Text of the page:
Forty-eight hours earlier, the general had delivered a withering speech at an army college in Lahore, drawing attention to the numerous failings of Prime Minister Nawaz Sharif's government and proposing the setting up of a national security council, seen as a way for the military to share power with the elected government. The speech galvanised the nation, coming on the heels of intense rumours that a military coup was imminent.
But General Karamat has consistently denied any interest in mounting a coup, and last night he said he had decided to resign because the remarks he had made were seen as critical of the government and had started "an unnecessary debate". Mr Sharif accepted his resignation, and immediately appointed his known favourite to replace General Karamat (who was due to retire in January), Lieutenant-General Pervais Musharef.
General Karamat's decision to step down stunned Pakistan, and although it appeared to leave Mr Sharif even more thoroughly in control than before, it raised more questions than it answered. And far from dying away in the wake of the general's resignation, the rumours of an imminent coup only intensified. It was even suggested that something might happen during the course of the night.
The general's resignation was surprising because his measured and magisterial speech had received a great deal of support across the political spectrum, even from some of Mr Sharif's ministers.
Unlike some of his predecessors, notably General Mohammad Zia ul-Haq, the late military dictator, General Karamat conducted himself as army chief with propriety and restraint. Last year, when Mr Sharif became involved in a power struggle with the then chief justice, Sajjad Ali Shah, the latter called for General Karamat to deploy troops at the Supreme Court. Another general might have seized the opportunity to make his mark on the nation's history; General Karamat's response was to forward the letter to the Defence Secretary.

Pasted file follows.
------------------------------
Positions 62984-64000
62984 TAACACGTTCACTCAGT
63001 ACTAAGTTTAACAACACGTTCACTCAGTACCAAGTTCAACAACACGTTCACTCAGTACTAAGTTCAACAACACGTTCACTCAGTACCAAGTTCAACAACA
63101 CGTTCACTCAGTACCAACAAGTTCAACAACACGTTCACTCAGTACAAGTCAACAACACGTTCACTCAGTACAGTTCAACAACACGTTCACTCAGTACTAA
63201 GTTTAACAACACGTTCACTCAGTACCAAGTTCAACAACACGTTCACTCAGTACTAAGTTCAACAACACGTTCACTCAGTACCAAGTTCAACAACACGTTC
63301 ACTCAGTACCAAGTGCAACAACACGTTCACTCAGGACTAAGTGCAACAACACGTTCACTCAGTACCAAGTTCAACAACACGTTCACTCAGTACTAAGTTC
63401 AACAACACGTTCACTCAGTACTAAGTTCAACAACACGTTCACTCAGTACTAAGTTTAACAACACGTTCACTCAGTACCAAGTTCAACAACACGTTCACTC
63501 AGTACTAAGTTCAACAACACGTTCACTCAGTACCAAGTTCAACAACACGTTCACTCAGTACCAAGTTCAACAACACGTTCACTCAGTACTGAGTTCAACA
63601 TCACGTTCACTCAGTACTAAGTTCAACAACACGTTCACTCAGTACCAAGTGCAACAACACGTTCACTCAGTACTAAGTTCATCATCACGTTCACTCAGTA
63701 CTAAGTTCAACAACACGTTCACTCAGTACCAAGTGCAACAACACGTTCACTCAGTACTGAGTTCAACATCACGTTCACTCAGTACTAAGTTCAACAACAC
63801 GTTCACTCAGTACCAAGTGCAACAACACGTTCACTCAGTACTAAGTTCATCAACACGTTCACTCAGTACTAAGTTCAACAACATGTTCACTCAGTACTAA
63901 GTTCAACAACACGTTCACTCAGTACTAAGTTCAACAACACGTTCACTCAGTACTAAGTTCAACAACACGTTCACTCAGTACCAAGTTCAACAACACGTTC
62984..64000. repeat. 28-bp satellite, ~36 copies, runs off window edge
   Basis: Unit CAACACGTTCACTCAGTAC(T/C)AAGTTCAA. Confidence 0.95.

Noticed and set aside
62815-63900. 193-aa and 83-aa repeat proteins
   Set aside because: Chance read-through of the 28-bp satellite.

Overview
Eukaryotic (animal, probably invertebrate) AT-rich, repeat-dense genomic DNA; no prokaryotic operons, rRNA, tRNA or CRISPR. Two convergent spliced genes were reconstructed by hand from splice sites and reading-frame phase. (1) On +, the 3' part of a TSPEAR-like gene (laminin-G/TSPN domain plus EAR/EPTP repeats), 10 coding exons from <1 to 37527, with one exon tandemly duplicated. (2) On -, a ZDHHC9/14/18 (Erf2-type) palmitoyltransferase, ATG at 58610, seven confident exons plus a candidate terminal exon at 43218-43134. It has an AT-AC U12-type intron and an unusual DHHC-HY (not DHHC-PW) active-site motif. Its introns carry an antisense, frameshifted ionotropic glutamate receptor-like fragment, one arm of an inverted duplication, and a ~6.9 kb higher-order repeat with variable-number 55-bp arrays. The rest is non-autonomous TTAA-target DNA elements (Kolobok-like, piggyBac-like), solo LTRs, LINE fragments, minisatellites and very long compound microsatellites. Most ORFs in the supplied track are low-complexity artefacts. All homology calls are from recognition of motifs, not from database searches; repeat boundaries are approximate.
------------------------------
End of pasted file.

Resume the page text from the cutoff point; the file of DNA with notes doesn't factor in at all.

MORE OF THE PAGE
General Karamat's speech came days after Mr Sharif announced that he did not intend to sue The Observer in Britain for publishing a report (the truth of which he had denied) alleging that he had amassed an undeclared fortune abroad.
Although a national security council had been tried before, the general enumerated reasons for considering it. "Unlike countries with economic potential," he said, Pakistan could not afford the destabilising effects of "polarisation, vendettas and insecurity-driven expedient policies".
"Vendetta" was a reference to Mr Sharif's apparent pre-occupation with consummating the downfall of the former prime minister, Benazir Bhutto, who is charged with crimes of greed and plunder very similar to those of which Mr Sharif himself now stands accused. By "expedient policies" the general may have meant the Islamisation Bill by which Mr Sharif intends to cement his grip on power by crippling the judiciary, having already tamed the opposition and the presidency.
Pakistan's government faces an array of difficulties. The economy is on the verge of collapse following the imposition of sanctions after June's nuclear tests. The threat of war between Iran and the Pakistan- sponsored Taliban in Afghanistan has driven Iran-Pakistan relations to a dangerous low. And the sectarian violence which has run out of control in Karachi seems to be unstoppable.Reuse content